Something big, black and monolithic has appeared in the garden, just behind the greenhouse. Next door’s dog is spooked, the cats are mildly curious, Noel has that resigned air of someone who knows there’s a few extra tasks coming his way and I’m excited. Very excited.
The 2001 monolith lookalike is more of a space saver than a Space Odyssey, but hopefully it will be a planet saver, as well as saving me a pretty penny on compost for the next few decades.
When the delivery man knocked on the door, all I could see was a massive shadow through the glass, my, he’s a big lad, I thought. When the website said it was the size of a wheelie bin, they meant a giant wheelie bin, not the compact one we have. It was a minor hiccup, a small detail, but there he stood with my new Hotbin, the Rolls Royce of home composters and it was mine, all mine.
After a bit of ‘to me, to you’, ‘left hand down a bit’ and a moderate amount of swearing, Hottie McHotbin as I have named her, was manoeuvred through the house to her new home. Good grief, she’s a big lass, though she’s smaller than Butty McButtface, the water butt, who is her new neighbour.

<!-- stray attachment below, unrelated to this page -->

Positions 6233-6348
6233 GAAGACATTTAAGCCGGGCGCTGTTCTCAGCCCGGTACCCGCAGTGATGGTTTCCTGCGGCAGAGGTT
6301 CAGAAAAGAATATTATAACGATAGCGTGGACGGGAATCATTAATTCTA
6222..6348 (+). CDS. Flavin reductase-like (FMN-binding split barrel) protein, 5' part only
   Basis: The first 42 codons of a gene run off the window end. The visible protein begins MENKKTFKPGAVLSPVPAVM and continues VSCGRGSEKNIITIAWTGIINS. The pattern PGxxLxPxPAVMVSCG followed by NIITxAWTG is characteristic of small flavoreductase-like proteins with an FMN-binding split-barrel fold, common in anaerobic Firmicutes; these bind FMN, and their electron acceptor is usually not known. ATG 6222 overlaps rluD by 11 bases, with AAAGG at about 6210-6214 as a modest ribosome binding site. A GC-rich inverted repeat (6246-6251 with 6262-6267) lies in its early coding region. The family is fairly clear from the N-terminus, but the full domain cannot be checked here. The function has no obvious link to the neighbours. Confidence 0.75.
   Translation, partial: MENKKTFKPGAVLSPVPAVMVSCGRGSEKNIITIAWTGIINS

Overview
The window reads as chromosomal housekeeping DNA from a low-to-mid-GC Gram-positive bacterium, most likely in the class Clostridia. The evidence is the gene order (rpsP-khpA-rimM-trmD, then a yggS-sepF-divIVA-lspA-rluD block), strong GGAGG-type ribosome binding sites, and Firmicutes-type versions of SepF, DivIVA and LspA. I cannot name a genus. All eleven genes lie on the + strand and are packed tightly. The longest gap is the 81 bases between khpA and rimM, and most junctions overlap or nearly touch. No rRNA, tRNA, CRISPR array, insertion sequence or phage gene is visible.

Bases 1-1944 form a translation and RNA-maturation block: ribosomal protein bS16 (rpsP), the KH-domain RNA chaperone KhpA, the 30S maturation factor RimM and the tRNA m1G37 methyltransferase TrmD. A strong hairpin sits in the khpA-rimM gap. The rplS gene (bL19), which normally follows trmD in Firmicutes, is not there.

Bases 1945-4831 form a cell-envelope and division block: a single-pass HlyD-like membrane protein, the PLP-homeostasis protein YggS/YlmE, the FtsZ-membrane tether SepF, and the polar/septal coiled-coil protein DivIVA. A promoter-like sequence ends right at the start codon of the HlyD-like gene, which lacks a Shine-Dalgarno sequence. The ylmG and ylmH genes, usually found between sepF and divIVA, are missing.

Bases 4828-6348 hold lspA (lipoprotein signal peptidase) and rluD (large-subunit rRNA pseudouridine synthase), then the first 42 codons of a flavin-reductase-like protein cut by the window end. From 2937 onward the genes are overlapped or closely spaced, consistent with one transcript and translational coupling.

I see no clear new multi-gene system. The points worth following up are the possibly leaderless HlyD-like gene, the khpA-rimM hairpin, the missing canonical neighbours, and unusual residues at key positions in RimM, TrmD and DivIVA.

As a Yorkshire lass I don’t part with my money readily, it’s easy to compost garden waste, scrap paper and make muck from rubbish, and that’s free. But there are some things you can’t compost, like perennial weeds, cooked food waste, mouldy bread and bones, as those black Dalek-like bins don’t get hot enough to break them down. But then came the Hotbin which gets so hot, it melts snow and you can fry an egg on it, OK, so I made the egg-frying bit up, but it does get up to 60C, which is definitely hot enough to see off the nasties and cook up a rather fine mulch in 30 days and compost in 90 days, many many times faster than the Dalek bin. Alys Fowler, the Guardian’s gardening guru swears by it and many other reviews say how it cuts the amount of rubbish going to landfill, which is good enough for me.
Hottie is made from black polypropylene and has a fancy thermometer and venting system, along with a fancy rakey thing and a couple of sturdy straps to stop the whole monolith from taking off into orbit under all that composting pressure. She’s rather sleek and stylish too.
She wasn’t cheap, about £165, so it will take a while to get a return on my investment. But I’ll be throwing less away and travelling fewer miles to buy compost and that for me is priceless.